This was very interesting to me, so I dashed of a quick email asking about it to some colleagues.  That's where things got interesting.  (We have off school for snow today, so all of us have some unexpected free time)  SR is our Judaics teacher.  He's also a Reconstructionist (extremely progressive) congregational rabbi. YY is our head of school.  Like me, he's more or less anti-denominational, but I think he would self-identify as something like "egalitarian/humanist/traditional-leaning pluralist" if pressed and "atheist/who-gives-a-shit" if he wasn't employed as a head of a Jewish school.  His training is from Pardes, a progressive pluralistic (although they hotly deny it!) school in Israel.  Were I to get a rabbinic ordination (a thing I occasionally consider when I'm less than sober), Pardes probably is where I would go.  Here's what they say:

10 Cups, Rohrig deck
SR: "It's complicated, of course.  So much in Hebrew language and thought is bipolar.  The breast (shad) is also the demon (shed); nurturance and destruction operate on the same spectrum.  God the destroyer is also God the preserver.  The shoresh (Hebrew root) shin dalet dalet means "deal violently with, despoil, devastate, ruin" (BDB dictionary).  I believe this verb includes the positive as well as the negative denotation.  A mother's love can be a terrible as well as blissful thing, sometimes simultaneously.  However, I could be wrong.  The roots could be different.  It's mainly linguistic speculation as to whether shin dalet dalet and a lost verb (perhaps shin dalet weak [or hey]) refer to the same phenomenon.  At any rate, coincidentally or not, one form, shod, can mean both "violence, havoc, devastation, ruin" and "breast" (again, BDB).  No one knows for 100% sure how vowels work since the original Hebrew writing, itself probably a record of oral speech traditions, has no vowels.  According to BDB, the word shed, meaning "demon," might be an Assyrian loan word denoting "a protecting spirit, esp. of bull-colossus."  That would certainly fit the theory that it also refers to the female breast, which is a life-giving protuberance.  I believe that it also points toward androgynous tendencies in the Hebrew conception of the divine."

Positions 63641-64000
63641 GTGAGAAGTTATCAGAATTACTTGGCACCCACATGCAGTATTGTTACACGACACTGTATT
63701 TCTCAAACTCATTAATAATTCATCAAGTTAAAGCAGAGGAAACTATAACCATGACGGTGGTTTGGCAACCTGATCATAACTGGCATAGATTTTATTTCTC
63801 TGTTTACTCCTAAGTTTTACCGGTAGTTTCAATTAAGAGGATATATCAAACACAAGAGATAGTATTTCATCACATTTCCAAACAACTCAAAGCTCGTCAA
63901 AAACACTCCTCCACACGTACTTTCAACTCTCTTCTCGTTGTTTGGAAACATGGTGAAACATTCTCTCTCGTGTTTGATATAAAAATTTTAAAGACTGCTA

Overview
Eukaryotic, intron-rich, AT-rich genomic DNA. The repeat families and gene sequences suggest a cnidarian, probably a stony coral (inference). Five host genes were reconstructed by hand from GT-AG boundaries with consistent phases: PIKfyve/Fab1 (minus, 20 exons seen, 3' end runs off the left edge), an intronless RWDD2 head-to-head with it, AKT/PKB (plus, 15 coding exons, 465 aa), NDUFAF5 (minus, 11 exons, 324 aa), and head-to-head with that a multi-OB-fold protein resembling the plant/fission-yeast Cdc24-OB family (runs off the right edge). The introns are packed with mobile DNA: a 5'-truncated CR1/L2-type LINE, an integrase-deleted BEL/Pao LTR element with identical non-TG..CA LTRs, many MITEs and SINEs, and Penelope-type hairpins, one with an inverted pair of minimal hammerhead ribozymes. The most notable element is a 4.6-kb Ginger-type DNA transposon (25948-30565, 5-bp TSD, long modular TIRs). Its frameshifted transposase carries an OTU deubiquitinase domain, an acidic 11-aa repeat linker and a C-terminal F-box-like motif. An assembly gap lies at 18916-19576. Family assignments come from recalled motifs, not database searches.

I don't really get the connection he's making between a "bull-colossus" tutelary and "life-giving protuberances".  Not even a little, actually. (UPDATE: SR clarified.  It's below)

YY: " In hebrew, without vowels, both Shedi and Shaddai would look identical.  Shed refers to a demon.  Shed=demons.  Shedi= perhaps that might be where it is coming up with demonic. 
As far as I know, that word has nothing to do with the word Shaddai, which is in reference to God, usually in conjunction with El, as in El Shaddai, derived from either Shad=breast (meaning the fertile- and sustaining-one) or Shadad=destroyer (meaning the all-powerful one).  There are a number of rabbinic midrashim on Shadai, such as "sh'dai"= he who is enough/sufficient. ... The rabbis weren't shy about saying that they borrowed from other cultures. EG Rambam saying that our sacrificial system in the temple was borrowed from other cultures, for the purpose of weaning the early Jews off of physical sacrifices and towards an invisible God.  So I am hesitant to make the leap of saying there's a connection between 'shed' and 'shad', when there's nothing I could find in any Jewish source on it.  I'm unconvinced it's anything more than a confusion over vowels, like saying there's a meaningful connection between 'there' and 'their'.  Just my two cents."

YY tends to be quite literal and denotative in his answers to questions like this.  Honestly, I'm not terribly worried about whether the linguistic connection is "real" or not.  There's a long and rich Jewish tradition of word play as a kind of exegesis (Talmud is FULL of it), which is good enough for me; I'm really only interested in it mythologically/inspirationally rather than historically / etymologically.

I was particularly intrigued by YY's mention of "sh'dai" as a reading.  It's a thing you often see on mezuzoht (Jewish apotropaic amulets you hang on door posts).  It's an acronym for "shomer daltol Israel" which means something like "guardian of the doors of Israel".  Also, "dai" means "enough" or "sufficient" (like in "Dayeinu", the Passover song), so Sh'Dai as a god name can mean something like "The Guardian of the Gates of Israel" or "Who is Sufficient in Itself".  (Hebrew is fucking awesome; everything means everything else all the time.)

Artemis of Ephesus
I've always been particularly attracted to the name El Shaddai.  For me, it's always felt intimately attached to the marriage of Sarai and Avram (see this post) and, in a broader sense, to pre-rabbincal Judaism in general, a topic which is, you well know, close to my heart. When I pray extemporaneously, El Shaddai is almost always the name I use (although it depends on my mood and what I'm praying about, and Who shows up).  I knew about the "breast" connection and I knew that "sheddim" meant "demons" (although, in my experience, sheddim are really more like djinn or fairies than demons), but much of the information my rabbis provided was new to me.